> `window.onrejectionhandled`, be added, to notify when (or if) such
> rejections eventually become handled.
> 
> By "at the end of the task queue" I mean that upon a promise being rejected
> with no handlers, we would queue a task to fire an error event; however if a
> handler is then attached to a promise in the meantime, a flag would be set so
> that when the task executes nothing actually happens.
> 
> ### Developer Experience
> 
> In terms of developer experience, the result is that if a promise is rejected
> without any rejection handler present, and one is not attached by "the end
> of the event loop turn", the resulting `(message, url, line, column, error,
> promise)` tuple will hit `window.onerror`. If the developer subsequently
> attaches a rejection handler to that promise, then the `promise` object will
> be passed to any handlers for the `rejectionhandled` event.
> 
> As usual, if one or both of these events is missing listeners, nothing will
> happen. (In this case, the developer likely does not want to do telemetry on
> errors, but instead will be availing themselves to the devtools.)
> 
> A robust error-reporting system would use `rejectionhandled` events to
> cancel out earlier `error` events, never displaying them to the person reading
> the error report.
> 
> ### Specification Details
> 
> We would extend [`ErrorEvent`](http://www.whatwg.org/specs/web-

> apps/current-work/multipage/webappapis.html#the-errorevent-interface)
> and `ErrorEventInit` with a `promise` member. Similarly, we would extend
> the  [`OnErrorEventHandlerNonNull`](http://www.whatwg.org/specs/web-

> apps/current-
> work/multipage/webappapis.html#onerroreventhandlernonnull) callback
> type to take as its last argument that same promise. In both cases, the
> promise would be `undefined` for synchronous errors.
> 
> We would add a new event to the global, named `rejectionhandled`, along
> with a `RejectionHandledEvent` class that contains only a `promise` member.
> 
> We would need to hook into rejecting promises and `then`-ing promises, and
> track unhandled rejections:
> 
> * When a promise is rejected, if it has no handlers, we would queue a task to
> potentially-fire-an-error.
> * When a promise is `then`'d (either by user code or by the spec's chaining
> mechanisms) but the rejection has not yet been reported, we would set a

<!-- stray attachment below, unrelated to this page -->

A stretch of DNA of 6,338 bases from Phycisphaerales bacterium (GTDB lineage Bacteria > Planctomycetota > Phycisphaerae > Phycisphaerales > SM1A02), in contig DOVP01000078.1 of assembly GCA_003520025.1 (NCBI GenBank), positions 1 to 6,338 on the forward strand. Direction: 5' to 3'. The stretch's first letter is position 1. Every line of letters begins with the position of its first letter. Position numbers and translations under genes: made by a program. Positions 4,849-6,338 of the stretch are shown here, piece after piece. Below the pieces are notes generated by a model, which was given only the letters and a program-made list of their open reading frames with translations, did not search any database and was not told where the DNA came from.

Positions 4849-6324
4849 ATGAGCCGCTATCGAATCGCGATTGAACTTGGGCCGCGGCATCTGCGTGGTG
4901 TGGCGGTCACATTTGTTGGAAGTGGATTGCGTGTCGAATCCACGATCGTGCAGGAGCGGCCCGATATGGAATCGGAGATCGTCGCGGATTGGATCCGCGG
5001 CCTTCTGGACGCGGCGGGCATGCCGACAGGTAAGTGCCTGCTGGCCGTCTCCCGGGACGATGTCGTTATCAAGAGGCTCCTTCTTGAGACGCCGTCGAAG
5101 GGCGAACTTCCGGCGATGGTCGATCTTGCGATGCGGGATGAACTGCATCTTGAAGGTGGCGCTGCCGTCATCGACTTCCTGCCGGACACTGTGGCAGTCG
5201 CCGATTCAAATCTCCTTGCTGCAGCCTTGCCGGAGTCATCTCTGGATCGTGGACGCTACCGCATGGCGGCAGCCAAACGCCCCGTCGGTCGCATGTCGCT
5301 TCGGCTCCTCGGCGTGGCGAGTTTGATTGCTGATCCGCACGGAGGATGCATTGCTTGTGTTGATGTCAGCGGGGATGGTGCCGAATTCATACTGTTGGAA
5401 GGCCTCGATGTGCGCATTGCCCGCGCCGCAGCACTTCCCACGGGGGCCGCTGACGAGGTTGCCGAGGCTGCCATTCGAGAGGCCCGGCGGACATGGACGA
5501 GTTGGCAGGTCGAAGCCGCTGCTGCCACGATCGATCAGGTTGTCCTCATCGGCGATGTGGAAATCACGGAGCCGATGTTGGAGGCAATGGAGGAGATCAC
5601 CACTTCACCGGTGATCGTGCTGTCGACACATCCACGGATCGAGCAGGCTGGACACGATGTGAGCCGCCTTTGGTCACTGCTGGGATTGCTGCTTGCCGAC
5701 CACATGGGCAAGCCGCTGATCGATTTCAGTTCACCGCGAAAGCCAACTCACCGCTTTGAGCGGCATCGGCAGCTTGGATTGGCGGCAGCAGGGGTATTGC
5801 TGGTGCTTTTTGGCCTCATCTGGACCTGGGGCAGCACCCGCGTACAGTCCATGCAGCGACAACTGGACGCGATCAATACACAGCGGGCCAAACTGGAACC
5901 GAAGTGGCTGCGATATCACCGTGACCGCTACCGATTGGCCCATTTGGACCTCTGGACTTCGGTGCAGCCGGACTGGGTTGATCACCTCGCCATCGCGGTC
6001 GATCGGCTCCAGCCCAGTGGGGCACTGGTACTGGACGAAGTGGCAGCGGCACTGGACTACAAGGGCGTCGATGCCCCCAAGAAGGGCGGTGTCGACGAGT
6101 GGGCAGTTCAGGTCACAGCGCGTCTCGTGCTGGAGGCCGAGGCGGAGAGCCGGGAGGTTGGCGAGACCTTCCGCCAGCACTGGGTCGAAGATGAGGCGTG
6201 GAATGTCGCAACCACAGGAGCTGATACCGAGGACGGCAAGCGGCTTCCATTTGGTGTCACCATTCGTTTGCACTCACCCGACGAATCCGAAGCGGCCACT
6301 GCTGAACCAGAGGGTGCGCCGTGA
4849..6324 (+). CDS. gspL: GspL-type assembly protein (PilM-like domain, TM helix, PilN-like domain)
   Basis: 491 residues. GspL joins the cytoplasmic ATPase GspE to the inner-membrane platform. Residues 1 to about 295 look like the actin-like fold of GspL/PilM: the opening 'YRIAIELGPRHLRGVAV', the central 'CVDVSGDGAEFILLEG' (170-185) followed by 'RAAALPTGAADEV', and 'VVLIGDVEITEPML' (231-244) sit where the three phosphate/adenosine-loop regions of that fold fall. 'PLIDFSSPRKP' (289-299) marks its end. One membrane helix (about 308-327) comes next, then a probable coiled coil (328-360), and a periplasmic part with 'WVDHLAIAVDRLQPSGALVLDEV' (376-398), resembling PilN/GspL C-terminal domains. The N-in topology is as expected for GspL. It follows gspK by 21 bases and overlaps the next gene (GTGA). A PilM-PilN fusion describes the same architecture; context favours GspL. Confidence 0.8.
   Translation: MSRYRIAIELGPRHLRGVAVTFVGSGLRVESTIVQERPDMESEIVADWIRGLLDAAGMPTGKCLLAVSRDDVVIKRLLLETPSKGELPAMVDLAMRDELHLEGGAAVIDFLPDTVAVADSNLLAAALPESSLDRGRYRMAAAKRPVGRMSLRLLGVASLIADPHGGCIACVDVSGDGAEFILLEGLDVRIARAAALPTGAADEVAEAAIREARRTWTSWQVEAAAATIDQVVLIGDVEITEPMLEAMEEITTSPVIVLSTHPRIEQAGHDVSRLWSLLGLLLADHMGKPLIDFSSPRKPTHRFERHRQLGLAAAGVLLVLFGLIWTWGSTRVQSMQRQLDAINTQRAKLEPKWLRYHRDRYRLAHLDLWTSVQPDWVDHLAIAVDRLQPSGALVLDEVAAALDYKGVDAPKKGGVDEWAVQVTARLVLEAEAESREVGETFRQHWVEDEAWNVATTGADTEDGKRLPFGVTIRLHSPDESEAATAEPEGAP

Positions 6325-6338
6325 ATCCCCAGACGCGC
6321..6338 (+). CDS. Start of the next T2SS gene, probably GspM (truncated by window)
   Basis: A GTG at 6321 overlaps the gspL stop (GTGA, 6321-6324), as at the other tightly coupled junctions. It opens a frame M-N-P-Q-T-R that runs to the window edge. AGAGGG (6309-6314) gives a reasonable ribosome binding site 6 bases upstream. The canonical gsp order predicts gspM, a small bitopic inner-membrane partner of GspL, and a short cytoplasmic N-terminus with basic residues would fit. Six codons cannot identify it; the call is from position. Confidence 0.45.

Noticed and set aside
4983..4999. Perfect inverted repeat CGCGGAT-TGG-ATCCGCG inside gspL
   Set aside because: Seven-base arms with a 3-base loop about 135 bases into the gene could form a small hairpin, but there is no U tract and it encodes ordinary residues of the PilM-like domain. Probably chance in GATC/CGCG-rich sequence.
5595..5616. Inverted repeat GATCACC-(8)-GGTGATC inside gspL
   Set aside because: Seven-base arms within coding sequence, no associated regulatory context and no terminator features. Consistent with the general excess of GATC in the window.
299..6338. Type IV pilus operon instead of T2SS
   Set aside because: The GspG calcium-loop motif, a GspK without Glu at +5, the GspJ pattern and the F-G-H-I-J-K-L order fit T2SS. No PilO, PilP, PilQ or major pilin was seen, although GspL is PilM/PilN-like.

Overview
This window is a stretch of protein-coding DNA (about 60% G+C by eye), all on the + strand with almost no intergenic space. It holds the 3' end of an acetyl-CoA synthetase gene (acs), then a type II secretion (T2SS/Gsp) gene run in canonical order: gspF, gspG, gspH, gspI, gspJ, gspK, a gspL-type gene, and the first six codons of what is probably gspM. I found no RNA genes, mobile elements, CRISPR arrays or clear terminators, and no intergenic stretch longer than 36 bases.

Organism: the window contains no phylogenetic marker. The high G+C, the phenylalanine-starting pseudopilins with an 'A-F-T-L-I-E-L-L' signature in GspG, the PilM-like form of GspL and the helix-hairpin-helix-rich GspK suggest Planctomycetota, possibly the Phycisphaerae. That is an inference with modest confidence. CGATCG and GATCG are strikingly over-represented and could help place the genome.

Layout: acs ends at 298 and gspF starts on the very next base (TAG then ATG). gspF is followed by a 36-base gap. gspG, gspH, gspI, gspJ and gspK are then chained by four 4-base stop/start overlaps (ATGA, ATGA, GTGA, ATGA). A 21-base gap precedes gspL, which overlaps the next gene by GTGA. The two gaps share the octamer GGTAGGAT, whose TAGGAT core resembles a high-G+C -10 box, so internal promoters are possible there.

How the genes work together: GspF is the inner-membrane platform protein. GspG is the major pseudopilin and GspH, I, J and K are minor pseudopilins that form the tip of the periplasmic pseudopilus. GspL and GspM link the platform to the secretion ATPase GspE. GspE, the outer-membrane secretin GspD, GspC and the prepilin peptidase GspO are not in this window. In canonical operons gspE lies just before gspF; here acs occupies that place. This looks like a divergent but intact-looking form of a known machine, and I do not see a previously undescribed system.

> flag saying "don't fire that error after all."
> * When the task is executed, if that flag is still unset, we would then fire the
> appropriate `error` event.
> * If a promise is `then`-ed in such a way as to handle the rejection, but that
> promise had previously been reported as an unhandled rejection, we would
> need to fire the appropriate `rejectionhandled` event.
> 
> I can go into details on how to modify the promises spec to have these
> hooks, if desired, as well as how HTML would exploit them to maintain the
> appropriate list and report it at the end of the task queue. I can also help with
> the spec work here, on both the ES side and the HTML side, if desired.
> 
> ### Potential Variants
> 
> The `error` event and its idiosyncratic handler are not the best possible
> extension points. We may be better off with a separate `unhandledrejection`
> event (or, more accurately and as [popular
> libraries](https://github.com/petkaantonov/bluebird/#error-handling) call it,
> `possiblyunhandledrejection`). We could even unify on a single event class
> used for both, e.g. `PromiseRejectionEvent` with members `promise` and
> `reason`. This improves clarity and reduces piling kludges on top of
> `window.onerror`, but requires any existing telemetry code to upgrade to
> support the new event.
> 
> I personally think this is a better solution, both because it has less kludges
> and because I can see server telemetry tools that aren't upgraded to
> recognize the new duality becoming overwhelmed with useless `error`
> events that are later canceled by `unhandledrejection` events they are
> unaware of. That is, if you try to plug asynchronous errors into your existing
> telemetry systems, you will be pulling your hair out over spurious, and
> sometimes hard-to-reproduce, errors in your logs. But other members of the
> Chrome team feel strongly about re-using onerror and I am happy to let this
> play out in the real world.
> 
> Note that we are proposing this for the web, and not for ES, because the
> web has `window.onerror` (not to mention an event system) already. A
> more generic unhandled-rejection-tracking mechanism for all ES
> environments might be something like an `Object.observe`able
> `Promise.unhandledRejections` array, but that discussion can be left for
> another time.
> 
> ## Implementer Interest
> 
> Chrome is interested in implementing this ASAP. I'm broaching the idea for
> the first time publicly to hopefully get other implementer interest or at least
> rough consensus :).
Received on Monday, 18 May 2015 22:49:40 UTC